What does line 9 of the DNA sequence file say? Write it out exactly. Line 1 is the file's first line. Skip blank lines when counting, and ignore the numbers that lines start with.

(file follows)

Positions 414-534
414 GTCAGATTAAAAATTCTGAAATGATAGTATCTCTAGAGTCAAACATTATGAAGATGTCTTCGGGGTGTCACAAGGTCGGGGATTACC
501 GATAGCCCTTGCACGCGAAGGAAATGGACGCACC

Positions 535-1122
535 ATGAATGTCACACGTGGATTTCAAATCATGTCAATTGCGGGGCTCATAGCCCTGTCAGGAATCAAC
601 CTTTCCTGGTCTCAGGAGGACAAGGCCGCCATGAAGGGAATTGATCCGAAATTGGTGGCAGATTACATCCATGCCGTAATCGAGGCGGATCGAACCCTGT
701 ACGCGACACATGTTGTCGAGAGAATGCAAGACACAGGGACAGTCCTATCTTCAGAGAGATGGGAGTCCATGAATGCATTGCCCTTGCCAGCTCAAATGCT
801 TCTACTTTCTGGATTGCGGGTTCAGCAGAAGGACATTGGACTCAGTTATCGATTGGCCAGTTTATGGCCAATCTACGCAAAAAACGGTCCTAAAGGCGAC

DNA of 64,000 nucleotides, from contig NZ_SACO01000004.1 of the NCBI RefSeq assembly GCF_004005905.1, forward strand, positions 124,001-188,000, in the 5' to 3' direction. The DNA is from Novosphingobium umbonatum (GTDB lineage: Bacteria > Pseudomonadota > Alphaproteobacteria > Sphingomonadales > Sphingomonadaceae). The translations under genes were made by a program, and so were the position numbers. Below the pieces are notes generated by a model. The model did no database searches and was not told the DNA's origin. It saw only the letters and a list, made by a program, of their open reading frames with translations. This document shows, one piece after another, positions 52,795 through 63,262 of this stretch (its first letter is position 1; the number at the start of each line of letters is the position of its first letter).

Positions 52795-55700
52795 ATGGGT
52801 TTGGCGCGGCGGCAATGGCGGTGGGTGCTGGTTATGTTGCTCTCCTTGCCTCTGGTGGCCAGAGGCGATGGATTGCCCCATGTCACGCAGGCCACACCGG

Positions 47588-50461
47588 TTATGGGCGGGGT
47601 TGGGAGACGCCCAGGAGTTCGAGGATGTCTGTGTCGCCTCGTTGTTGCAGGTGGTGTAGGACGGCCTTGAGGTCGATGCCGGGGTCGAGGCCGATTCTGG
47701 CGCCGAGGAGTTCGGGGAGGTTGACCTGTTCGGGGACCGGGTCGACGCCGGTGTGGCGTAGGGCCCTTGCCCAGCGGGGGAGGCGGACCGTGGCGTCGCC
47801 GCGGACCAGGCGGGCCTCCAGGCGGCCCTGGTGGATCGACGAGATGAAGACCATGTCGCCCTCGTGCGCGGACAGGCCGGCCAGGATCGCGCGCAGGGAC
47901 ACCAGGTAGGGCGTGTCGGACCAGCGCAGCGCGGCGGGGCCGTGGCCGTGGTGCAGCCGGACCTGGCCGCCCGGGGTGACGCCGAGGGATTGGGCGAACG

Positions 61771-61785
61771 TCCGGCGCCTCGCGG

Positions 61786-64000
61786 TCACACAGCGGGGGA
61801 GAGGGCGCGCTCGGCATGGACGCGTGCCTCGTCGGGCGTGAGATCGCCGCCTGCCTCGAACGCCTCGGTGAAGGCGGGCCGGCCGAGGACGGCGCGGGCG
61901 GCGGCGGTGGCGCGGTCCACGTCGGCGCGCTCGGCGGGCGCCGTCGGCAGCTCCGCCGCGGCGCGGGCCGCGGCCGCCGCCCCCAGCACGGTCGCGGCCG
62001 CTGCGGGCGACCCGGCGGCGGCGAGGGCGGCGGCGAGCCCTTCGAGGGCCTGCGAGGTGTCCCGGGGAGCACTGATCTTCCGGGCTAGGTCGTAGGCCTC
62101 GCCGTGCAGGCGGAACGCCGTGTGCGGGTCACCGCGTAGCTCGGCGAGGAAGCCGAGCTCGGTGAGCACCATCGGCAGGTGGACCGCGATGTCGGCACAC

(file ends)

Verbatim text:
DNA of 64,000 nucleotides, from contig NZ_SACO01000004.1 of the NCBI RefSeq assembly GCF_004005905.1, forward strand, positions 124,001-188,000, in the 5' to 3' direction. The DNA is from Novosphingobium umbonatum (GTDB lineage: Bacteria > Pseudomonadota > Alphaproteobacteria > Sphingomonadales > Sphingomonadaceae). The translations under genes were made by a program, and so were the position numbers. Below the pieces are notes generated by a model. The model did no database searches and was not told the DNA's origin. It saw only the letters and a list, made by a program, of their open reading frames with translations. This document shows, one piece after another, positions 52,795 through 63,262 of this stretch (its first letter is position 1; the number at the start of each line of letters is the position of its first letter).